But LoBianco insisted they weren’t.
Whether students are playing in a musical ensemble or participating in a group game, they are learning skills like cooperation, problem-solving, and social awareness that researchers have linked to academic success across the curriculum, Rubin said.
“These are important skills for students,” she said. “We are trying to teach them these core competencies we need to have as human beings.”
Moral courage came into play when LoBianco challenged her physical education teachers not to grade students on compliance with rules, like whether they dressed out in uniforms for class everyday, said Irene Cucina, the program coordinator for health and physical education teacher preparation at Plymouth State University.
“Kids could fail P.E. because they’re not dressing out,” she said. “But there are some kids who can’t change in front of other kids, and there are some kids who are living in their car, and this is the cleanest outfit they have.”
Redefining P.E. Class
Using federal grant funding, Cucina worked with LoBianco to help design professional standards for P.E. teachers and to meaningfully assess students’ progress without merely tracking their compliance or comparing their physical-skill levels.
“It can happen in physical education that, if 80 percent of the class appears to be physically active, there’s no complaints, but they’re learning zero,” Cucina said.
So South Orange-Maplewood teachers assess students on such objectives as their ability to write a fitness plan, evaluate their own performance, and read a nutrition label.
And LoBianco worked to integrate technology into fitness activities, which could help personalize learning for students of all skill levels.
If you ask a physical educator, they would say the work they do in schools is literally a matter of life or death.
In the high school weight room, students may use programs on iPads to photograph and evaluate each other’s form and track performance over time. With some practice, students learn what good form feels like, so they can safely exercise on their own in the future, Cucina said.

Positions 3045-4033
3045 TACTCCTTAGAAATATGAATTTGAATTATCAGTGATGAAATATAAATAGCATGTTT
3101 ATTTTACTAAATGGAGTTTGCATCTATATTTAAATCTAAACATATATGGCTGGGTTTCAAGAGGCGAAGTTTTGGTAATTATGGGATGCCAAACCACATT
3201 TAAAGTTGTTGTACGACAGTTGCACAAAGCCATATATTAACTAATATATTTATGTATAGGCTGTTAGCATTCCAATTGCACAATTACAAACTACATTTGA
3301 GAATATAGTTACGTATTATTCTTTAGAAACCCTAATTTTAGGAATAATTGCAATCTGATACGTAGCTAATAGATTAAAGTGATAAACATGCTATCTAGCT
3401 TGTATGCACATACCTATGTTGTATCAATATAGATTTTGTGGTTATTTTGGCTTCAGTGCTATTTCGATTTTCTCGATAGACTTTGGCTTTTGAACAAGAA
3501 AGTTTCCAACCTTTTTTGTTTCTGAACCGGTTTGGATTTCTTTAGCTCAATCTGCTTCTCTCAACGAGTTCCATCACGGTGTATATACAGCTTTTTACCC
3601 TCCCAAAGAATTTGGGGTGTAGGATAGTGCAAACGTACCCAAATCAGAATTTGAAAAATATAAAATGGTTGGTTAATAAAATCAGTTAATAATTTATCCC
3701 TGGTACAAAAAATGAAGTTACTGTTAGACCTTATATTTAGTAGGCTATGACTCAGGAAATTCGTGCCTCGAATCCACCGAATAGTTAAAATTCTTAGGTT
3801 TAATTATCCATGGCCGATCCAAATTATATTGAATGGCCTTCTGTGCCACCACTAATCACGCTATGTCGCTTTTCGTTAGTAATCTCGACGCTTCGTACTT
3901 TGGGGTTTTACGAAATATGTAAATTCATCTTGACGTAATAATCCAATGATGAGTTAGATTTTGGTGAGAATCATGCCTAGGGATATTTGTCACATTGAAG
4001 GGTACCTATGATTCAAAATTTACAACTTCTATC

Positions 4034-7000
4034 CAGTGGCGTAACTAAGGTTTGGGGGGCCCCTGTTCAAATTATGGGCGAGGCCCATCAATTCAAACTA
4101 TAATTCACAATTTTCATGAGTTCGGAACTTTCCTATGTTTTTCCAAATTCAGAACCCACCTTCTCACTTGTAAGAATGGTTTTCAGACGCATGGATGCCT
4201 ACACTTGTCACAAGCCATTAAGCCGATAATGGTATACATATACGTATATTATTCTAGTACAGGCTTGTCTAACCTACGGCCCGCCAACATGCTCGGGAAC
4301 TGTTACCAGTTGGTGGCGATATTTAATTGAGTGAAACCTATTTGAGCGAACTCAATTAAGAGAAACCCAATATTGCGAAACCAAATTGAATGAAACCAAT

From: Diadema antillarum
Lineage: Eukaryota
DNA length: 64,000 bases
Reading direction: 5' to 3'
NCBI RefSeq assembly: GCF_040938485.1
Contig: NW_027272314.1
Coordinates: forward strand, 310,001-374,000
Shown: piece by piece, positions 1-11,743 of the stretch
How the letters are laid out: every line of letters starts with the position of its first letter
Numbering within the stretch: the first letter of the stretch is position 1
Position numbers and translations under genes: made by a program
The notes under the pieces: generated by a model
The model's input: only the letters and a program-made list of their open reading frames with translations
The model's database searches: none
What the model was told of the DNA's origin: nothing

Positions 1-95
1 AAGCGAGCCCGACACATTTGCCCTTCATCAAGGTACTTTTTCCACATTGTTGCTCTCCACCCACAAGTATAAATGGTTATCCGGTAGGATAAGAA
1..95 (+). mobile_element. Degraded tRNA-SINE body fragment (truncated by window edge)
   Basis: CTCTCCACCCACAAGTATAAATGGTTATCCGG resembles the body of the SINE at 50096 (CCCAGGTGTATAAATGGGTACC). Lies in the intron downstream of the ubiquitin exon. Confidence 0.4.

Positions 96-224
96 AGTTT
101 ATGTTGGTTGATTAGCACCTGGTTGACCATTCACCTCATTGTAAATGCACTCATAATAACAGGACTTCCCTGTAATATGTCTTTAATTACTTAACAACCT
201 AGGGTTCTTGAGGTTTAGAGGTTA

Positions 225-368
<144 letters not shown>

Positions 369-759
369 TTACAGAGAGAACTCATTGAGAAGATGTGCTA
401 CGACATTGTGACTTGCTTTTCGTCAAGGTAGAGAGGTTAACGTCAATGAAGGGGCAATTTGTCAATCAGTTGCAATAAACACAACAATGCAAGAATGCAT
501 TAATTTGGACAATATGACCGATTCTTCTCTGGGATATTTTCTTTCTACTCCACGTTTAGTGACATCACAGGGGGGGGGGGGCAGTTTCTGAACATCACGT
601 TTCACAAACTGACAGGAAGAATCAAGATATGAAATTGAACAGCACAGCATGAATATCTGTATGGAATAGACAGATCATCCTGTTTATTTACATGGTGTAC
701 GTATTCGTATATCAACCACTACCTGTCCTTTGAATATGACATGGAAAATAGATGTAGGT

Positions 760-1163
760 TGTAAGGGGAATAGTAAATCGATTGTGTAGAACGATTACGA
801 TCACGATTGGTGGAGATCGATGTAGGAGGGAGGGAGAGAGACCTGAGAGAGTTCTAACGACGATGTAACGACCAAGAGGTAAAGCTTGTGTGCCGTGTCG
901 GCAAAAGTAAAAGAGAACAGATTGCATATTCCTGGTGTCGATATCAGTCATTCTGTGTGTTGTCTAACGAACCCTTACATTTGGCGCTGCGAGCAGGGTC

In modern P.E. classes, teachers should also try to update an activity that has been long-dreaded for many students: running the mile.
In the outdated model, the most athletic students sprinted to the front with their peers falling far behind.
And, because they had different levels of physical fitness, they weren’t being consistently challenged, LoBianco said.
In the new model, students wear heart-rate monitors. Rather than trying to finish the run first, they strive to stay in their target heart rate the whole time. That means students may be running at all different speeds, but they are all feeling challenged.
“It puts every child on the same playing field,” LoBianco said. “Effort isn’t comparing yourself to others. Effort is are you moving toward your own individual goals?”
Ria Favia, who has taught elementary P.E. in the district for eight years, used a similar personalization technique by calculating how many child-sized strides are in a mile. Rather than asking her students to run around a track, she gives them options to get in the equivalent number of steps, like marching in place and throwing in a few jumping jacks for fun.
It’s a skill Favia developed after hours of observation and feedback from LoBianco, whose enthusiasm has influenced her teaching style and approach to education as a whole.
“Every child’s teacher is important,” Favia said. “The profession is important. The effects of her being so effective are far reaching, and people are going to feel the effects for a long time.”
Coverage of leadership, summer learning, social and emotional learning, arts learning, and afterschool is supported in part by a grant from The Wallace Foundation, at www.wallacefoundation.org. Education Week retains sole editorial control over the content of this coverage.
A version of this article appeared in the February 21, 2018 edition of Education Week